2019 pavement markers, striping contract awarded
WHY IS IT HARD TO SEE FOG LINES AND CENTERLINES ON HIGHWAYS AT NIGHT?
HIGHWAY DISTRICT 12 (Friday, April 19, 2019) – Even as a contract to stripe roads is awarded in Frankfort, motorists complain that the painted lines on the highways are difficult to see in the dark, especially in fog or rain. The Kentucky Transportation Cabinet hopes to answer these complaints in Highway District 12 over the next three months.
Oglesby Construction, Inc. of Norwalk, Ohio, was awarded a contract March 4, 2019, in the amount of $744,794.84 for waterborne paint striping on more than 847 roadway miles in District 12. The work will be done this summer, with a completion date of August 15. While there is no definite start date, Adam Reichert, an official with Oglesby, said work will begin sometime next month. The plan is to complete the work county by county; in other words, the routes included in this year’s contract in one county will be striped and then the contractor will move to the next county. “You may not see this work underway where you live until June, July, even August,” said D12 Information Officer Sara George. “That just means the crew hasn’t worked its way to your county yet.”
The contractor creates what is called a “moving work zone,” as George explained the work. “There is a broom truck in front of the striper truck,” she explained. “The broom truck actually sweeps the highway before the paint is applied. Then for safety reasons, there is another vehicle behind the paint truck, to caution motorists not to pass or interfere with the vehicles as they slowly move along the roadway.”
If a driver believes that this moving work zone has somehow caused striping paint to get on his/her vehicle, other than the tires (where it will wear off), the person and number to call is Lisa Gillen at Oglesby Construction, 419-668-8204. If you prefer, you can email Lisa at email@example.com.
In addition to striping, a separate contract calls for pavement markers to be installed on the following routes: US 23 in Lawrence, Johnson, Floyd, Pike, and Letcher; KY 80 in Floyd and Knott; US 460 in Johnson; KY 321 in Johnson; KY 645 in Lawrence; KY 15 in Letcher; and KY 1426 and KY 3496 in Pike.
George said that freshly painted striping will not necessarily resolve the visibility issues, particularly if the area experiences the same amount of rainfall this year as it did last year. “There are glass beads imbedded in the striping paint,” she explained. “When your headlights hit the beads, they reflect the light back to you. This is called retro-reflectivity. When those glass beads are wet, the light bounces off the water on the beads in all different directions rather than back to the driver, so you cannot see the striping.”
In the 416 days from January 1, 2018 through February 20, 2019, the area had 213 days of rain (52.2%). “For more than a year,” George pointed out, “we have had rain more days than not. The ground is soaked, the roads are wet more often than not, and the glass beads in the paint used to stripe the roads is wet most of the time.”
George is optimistic that dry weather will prevail during the coming year. “Most reliable weather forecasters anticipate that 2019-2020 will be drier than 2018, and we are counting on that.”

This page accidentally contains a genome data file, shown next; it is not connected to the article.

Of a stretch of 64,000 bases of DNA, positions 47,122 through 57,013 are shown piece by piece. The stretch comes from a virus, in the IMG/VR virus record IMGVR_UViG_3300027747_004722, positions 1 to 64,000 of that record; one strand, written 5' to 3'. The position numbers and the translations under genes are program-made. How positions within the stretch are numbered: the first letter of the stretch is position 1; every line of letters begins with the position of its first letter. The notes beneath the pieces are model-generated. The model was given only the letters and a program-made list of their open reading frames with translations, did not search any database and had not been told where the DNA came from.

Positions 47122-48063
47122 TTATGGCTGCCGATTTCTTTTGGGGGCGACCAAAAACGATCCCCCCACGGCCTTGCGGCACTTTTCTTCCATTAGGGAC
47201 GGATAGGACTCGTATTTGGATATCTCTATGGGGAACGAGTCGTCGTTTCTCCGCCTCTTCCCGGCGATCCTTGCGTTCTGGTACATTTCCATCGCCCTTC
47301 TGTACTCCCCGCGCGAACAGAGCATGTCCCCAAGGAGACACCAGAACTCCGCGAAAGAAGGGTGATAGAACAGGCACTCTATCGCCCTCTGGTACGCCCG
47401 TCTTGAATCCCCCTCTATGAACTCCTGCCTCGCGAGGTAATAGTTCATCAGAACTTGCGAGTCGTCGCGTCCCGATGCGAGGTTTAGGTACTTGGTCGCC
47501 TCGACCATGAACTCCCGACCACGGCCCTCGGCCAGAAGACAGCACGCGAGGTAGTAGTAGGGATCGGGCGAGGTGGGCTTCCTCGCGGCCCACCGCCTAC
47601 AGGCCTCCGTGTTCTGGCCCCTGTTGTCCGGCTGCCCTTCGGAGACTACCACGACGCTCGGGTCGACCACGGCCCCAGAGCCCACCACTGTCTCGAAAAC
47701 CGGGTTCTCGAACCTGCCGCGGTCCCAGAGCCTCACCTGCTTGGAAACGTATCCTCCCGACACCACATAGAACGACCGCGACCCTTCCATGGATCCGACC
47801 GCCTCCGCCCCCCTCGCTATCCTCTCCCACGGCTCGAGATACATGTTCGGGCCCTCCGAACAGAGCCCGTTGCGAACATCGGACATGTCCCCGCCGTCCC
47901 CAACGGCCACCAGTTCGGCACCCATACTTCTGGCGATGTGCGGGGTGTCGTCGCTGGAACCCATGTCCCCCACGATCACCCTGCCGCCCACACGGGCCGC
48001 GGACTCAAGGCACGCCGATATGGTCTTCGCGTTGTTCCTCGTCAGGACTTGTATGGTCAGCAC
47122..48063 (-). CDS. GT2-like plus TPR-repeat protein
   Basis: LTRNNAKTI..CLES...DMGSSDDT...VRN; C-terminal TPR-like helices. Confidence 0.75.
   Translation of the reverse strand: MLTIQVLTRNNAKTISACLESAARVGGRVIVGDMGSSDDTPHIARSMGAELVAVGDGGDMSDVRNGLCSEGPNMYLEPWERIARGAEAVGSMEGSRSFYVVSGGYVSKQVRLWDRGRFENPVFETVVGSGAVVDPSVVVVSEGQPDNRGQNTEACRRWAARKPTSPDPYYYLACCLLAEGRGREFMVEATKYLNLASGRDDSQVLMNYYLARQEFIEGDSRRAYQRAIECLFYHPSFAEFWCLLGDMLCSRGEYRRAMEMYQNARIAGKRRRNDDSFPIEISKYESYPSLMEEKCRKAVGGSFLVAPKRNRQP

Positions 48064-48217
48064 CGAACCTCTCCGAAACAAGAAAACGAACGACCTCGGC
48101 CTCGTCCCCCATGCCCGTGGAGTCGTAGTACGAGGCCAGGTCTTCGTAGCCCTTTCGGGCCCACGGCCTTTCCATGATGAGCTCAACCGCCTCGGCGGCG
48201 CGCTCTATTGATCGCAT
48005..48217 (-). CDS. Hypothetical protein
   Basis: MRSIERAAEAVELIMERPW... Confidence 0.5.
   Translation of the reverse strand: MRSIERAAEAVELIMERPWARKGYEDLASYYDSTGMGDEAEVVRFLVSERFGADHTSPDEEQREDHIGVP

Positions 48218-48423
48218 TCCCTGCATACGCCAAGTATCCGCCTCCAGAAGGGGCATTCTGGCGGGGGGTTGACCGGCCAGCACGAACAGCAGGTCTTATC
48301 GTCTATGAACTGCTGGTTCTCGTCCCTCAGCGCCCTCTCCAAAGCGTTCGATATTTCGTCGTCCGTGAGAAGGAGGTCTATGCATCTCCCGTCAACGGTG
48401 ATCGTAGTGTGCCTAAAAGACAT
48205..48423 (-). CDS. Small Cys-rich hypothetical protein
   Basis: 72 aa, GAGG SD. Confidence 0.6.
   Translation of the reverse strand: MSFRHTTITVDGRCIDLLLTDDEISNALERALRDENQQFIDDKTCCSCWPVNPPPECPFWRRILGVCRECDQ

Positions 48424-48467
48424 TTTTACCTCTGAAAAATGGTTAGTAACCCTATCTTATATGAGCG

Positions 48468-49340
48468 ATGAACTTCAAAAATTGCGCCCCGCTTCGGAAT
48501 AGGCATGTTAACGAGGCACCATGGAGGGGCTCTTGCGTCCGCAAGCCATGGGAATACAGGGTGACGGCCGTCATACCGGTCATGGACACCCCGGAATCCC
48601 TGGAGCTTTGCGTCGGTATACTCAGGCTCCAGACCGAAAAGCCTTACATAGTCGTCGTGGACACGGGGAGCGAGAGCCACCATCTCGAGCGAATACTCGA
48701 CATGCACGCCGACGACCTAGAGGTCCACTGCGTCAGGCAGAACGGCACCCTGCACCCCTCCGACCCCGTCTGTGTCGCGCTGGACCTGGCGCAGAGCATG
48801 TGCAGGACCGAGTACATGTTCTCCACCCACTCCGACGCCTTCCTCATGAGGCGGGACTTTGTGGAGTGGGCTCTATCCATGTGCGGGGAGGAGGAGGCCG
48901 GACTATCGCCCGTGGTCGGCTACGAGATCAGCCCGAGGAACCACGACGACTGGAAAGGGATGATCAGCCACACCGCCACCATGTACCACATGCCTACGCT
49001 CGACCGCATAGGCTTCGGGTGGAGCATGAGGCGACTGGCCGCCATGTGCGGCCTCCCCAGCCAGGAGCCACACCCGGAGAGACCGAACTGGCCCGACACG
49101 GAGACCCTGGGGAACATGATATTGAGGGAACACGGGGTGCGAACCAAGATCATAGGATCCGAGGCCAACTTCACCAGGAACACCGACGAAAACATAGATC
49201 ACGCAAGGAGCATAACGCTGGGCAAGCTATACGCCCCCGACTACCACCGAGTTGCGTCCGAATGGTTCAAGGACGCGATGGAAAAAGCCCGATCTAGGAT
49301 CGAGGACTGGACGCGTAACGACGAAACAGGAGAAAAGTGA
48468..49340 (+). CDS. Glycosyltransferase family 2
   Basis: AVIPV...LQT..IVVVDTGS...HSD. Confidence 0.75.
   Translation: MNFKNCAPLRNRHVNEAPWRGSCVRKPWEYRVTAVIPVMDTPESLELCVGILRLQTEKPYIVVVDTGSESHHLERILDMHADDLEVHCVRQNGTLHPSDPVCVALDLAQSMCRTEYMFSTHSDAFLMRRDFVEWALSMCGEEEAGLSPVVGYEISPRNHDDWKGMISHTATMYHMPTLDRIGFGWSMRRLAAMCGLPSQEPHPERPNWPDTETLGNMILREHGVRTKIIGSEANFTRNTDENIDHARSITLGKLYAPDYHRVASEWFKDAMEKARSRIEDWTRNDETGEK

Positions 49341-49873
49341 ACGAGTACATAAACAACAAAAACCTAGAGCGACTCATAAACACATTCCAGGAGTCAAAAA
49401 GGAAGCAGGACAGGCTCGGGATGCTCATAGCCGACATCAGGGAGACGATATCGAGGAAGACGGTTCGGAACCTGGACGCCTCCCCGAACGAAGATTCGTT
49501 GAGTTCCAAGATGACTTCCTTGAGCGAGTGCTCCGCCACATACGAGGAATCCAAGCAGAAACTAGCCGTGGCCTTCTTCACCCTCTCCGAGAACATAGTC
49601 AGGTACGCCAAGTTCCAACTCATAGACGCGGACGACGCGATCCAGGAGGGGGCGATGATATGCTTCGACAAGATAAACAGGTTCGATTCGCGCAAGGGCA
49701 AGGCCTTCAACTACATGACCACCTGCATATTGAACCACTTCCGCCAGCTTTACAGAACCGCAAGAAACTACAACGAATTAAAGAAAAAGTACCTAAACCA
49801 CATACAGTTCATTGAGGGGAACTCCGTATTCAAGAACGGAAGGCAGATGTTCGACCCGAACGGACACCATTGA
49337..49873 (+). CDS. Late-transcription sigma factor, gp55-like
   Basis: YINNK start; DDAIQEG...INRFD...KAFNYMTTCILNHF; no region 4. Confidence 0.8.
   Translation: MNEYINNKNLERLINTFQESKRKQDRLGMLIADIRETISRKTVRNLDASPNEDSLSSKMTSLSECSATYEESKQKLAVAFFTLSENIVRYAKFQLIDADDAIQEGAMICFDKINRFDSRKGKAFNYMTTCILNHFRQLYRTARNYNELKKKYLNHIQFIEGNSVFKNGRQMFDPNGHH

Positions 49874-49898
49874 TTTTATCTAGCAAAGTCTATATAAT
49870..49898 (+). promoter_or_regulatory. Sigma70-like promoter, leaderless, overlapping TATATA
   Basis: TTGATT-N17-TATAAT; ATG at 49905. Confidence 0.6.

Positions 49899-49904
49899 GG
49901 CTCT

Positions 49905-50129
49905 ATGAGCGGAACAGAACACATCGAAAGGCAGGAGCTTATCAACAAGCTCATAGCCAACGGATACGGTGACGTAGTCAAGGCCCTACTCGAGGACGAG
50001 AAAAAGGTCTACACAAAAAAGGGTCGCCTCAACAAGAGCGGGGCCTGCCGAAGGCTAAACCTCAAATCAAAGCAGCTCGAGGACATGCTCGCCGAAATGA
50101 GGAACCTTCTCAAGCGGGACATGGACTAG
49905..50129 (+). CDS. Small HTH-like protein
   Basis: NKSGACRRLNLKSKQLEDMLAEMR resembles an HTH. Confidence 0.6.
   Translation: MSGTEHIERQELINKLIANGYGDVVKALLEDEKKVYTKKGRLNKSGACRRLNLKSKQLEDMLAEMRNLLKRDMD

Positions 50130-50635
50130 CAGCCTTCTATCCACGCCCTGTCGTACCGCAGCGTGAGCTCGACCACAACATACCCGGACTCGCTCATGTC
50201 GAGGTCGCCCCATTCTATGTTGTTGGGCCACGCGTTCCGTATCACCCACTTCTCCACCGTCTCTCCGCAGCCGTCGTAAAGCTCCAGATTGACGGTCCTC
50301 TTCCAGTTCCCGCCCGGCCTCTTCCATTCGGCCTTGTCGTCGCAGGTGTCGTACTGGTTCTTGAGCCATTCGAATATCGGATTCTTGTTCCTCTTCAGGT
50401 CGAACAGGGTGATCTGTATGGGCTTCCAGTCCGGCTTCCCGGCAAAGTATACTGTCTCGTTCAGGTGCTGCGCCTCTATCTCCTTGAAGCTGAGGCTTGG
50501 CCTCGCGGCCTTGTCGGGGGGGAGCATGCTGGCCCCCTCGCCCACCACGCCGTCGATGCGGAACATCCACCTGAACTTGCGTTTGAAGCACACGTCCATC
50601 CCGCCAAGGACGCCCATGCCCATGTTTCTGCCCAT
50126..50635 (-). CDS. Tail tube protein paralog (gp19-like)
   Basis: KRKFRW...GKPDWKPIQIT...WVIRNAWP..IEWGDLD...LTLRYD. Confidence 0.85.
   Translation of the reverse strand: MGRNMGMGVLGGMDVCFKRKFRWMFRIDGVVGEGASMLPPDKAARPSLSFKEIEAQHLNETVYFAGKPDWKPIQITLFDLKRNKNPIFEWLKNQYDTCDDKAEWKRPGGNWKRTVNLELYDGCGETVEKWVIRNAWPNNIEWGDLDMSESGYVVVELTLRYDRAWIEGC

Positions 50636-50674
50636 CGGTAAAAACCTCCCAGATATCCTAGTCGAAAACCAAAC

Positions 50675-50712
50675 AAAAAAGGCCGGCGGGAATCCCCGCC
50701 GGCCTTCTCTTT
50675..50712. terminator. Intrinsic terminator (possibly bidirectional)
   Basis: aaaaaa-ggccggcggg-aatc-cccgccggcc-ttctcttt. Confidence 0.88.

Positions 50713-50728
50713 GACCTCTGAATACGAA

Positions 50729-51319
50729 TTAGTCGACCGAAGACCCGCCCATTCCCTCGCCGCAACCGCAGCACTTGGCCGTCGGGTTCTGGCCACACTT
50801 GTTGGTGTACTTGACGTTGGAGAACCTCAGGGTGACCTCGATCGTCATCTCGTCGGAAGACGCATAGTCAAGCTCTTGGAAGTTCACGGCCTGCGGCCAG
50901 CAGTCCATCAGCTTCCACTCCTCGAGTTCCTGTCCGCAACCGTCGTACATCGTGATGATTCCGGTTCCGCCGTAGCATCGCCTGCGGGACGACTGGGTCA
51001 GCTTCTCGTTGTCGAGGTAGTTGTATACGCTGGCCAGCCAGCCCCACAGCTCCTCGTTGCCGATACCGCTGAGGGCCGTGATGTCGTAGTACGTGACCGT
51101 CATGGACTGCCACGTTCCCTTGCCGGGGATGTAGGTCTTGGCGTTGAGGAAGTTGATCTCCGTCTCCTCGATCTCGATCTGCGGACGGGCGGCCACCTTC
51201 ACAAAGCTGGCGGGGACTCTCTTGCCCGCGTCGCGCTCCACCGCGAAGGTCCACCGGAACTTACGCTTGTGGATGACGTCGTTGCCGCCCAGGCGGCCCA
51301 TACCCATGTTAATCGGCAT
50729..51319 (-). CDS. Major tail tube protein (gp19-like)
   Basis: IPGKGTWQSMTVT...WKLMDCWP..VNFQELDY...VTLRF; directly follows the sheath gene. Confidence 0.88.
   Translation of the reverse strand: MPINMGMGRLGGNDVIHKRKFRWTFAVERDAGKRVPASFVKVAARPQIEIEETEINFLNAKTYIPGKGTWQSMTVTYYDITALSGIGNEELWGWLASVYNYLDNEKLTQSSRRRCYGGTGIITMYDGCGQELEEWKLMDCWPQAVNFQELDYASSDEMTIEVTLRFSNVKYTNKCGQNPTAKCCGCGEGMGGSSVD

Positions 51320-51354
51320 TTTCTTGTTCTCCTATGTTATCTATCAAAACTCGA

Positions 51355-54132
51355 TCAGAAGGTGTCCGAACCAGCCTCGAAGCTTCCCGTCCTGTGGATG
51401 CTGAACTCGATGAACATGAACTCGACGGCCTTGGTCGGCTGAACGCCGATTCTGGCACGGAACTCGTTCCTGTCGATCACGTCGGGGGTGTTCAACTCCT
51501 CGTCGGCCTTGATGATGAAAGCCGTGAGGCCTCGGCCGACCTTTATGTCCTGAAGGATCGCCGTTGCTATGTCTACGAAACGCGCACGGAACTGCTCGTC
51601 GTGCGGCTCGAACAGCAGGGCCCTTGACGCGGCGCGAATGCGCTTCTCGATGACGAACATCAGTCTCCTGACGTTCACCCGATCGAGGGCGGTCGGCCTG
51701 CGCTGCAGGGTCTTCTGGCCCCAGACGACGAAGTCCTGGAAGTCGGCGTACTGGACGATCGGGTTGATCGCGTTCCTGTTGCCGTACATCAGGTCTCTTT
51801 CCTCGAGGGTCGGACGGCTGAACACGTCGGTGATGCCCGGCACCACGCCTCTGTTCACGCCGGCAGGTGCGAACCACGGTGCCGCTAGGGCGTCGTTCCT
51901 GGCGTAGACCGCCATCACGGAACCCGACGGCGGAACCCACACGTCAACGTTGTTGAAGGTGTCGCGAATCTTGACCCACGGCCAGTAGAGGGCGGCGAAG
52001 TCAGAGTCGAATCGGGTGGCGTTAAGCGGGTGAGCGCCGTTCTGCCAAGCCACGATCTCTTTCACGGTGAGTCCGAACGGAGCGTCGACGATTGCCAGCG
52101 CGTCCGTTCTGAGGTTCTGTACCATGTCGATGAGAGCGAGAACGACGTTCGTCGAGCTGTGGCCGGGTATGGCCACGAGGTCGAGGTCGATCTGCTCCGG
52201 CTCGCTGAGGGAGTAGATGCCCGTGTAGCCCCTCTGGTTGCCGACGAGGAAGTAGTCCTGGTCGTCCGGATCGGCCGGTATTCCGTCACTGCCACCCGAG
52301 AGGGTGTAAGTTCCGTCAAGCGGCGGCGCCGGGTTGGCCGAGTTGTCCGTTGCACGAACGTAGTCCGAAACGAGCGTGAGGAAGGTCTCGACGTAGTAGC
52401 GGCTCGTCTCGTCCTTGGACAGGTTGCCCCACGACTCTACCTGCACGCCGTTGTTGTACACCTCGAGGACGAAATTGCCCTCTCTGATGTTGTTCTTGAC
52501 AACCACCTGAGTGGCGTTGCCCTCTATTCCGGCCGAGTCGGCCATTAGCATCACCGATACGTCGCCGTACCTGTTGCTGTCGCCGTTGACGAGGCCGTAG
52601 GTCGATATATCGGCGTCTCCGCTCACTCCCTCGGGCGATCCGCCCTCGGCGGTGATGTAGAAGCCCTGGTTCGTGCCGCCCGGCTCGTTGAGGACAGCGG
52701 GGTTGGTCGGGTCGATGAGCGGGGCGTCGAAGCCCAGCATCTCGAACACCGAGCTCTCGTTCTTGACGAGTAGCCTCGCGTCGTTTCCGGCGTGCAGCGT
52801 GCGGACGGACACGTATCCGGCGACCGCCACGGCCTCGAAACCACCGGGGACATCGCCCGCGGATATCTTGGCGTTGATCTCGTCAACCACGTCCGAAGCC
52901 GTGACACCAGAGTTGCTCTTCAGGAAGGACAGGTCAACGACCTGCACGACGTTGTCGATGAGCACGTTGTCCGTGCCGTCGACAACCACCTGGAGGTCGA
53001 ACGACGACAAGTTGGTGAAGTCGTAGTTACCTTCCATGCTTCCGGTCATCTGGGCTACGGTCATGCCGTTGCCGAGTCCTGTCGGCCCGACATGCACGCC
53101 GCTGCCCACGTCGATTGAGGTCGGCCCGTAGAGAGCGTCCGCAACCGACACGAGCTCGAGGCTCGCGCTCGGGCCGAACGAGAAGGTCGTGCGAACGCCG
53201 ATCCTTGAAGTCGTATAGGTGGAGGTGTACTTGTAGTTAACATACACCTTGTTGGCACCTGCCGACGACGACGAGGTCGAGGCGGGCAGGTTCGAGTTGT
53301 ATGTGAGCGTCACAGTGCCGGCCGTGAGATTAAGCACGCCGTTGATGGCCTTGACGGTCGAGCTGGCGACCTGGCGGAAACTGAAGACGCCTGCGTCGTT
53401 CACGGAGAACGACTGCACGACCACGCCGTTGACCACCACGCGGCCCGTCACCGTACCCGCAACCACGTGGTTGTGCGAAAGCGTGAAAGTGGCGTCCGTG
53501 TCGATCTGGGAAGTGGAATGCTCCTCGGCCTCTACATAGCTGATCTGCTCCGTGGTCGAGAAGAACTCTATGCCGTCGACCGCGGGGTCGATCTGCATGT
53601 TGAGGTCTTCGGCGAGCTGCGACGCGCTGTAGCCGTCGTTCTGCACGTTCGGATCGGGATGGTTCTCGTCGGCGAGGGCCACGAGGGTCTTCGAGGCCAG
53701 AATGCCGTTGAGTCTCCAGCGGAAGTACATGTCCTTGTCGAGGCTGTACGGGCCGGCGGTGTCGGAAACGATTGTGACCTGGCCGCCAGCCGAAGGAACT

Eventually, George said, all roads in the state’s Primary System will revert to thermoplastic striping, which was used in the early 2000s. Starting with this year’s June 21 bid-letting, resurfacing and pavement rehabilitation projects will be upgraded to thermoplastic or Type I Tape. Meanwhile, however, unless a road is completely resurfaced or rehabilitated, the striping will continue to be waterborne paint. “Thermoplastic and waterborne don’t play well together,” George explained. “So unless you are putting down brand new pavement, it is not wise use of taxpayers’ money to try to apply thermoplastic over waterborne paint. This means it will take a while to get all the primary roads in District 12 back to thermoplastic, which does not have the reflectivity issues inherent in waterborne paint infused with glass beads.”
Routes to be striped under the contract with Oglesby Construction, listed by county, include the following:
KY 40, white lines and edge lines, mp 11.872-23.269.
KY 172, yellow and edge, mp 0.0-12.370.
KY 302, white and edge, mp 0.0-6.486.
KY 321, white and edge, mp 0.0-8.791.
KY 581, white and edge, mp 0.0-4.575.
KY 581, white and edge, mp 6.776-11.209.
KY 825, white and edge, mp 0.0-1.165.
KY 825, yellow, white, and edge, mp 1.165-1.417.
KY 825, white and edge, mp 1.417-5.115.
KY 825, yellow, mp 5.115-14.105.
KY 993, white and edge, mp 0.0-1.290.
KY 1100, yellow, mp 0.0-0.334.
KY 1107, yellow, mp 0.0-0.931.
KY 1100, yellow, white, edge, mp 3,329-4.988.
KY 1100, yellow, 4.988-6.483.
KY 1145, white and edge, mp 0.0-1.239.
KY 1428, yellow, mp 2.897-3.290.
KY 1559, white and edge, mp 0.0-1.933.
KY 1624, yellow, mp 0.0-3.020.
KY 1750, yellow, mp 0.0-3.980.
KY 2039, yellow, mp 0.0-3.031.
KY 2040, white and edge, mp 0.0–.180.
KY 2040, yellow, white, and edge, mp 2.290-3.229.
KY 2318, white and edge, mp 0.0-0.150.
KY 2333, yellow, mp 0.0-0.647.
KY 2378, yellow, mp 0.0-0.125.
KY 2381, yellow and edge, mp 0.0-2.191.
KY 2560, yellow, mp 0.0-0.423.
KY 3389, white and edge, mp 0.0-0.822.
KY 3, white lines and edge lines, mp 0.0-34.479.
KY 3S, white and edge, mp 0.0-0.135.
KY 32C, white and edge, mp 0.0-0.234.
KY 201, white and edge, mp 0.0-18.069.
KY 469, yellow, white, and edge, mp 0.0-2.002.
KY 644, yellow, mp 0.0-2.821.
KY 1715, yellow, mp 0.0-5.6.
KY 1760, yellow, mp 0.0-5.4.
KY 1760, yellow, mp 7.430-9.630.
KY 2037, white and edge, mp 0.0-3.623.
KY 2563, yellow, mp 0.0-0.348.
KY 2566, yellow, mp 0.0-1.110.
KY 3395, white and edge, mp 0.0-1.354.
KY 3396, yellow, white, and edge, mp 0.0-0.125.
KY 3396, white and edge, mp 0.125-2.424.
KY 3397, white and edge, mp 0.0-1.573.
KY 3399, white and edge, mp 0.0-3.615.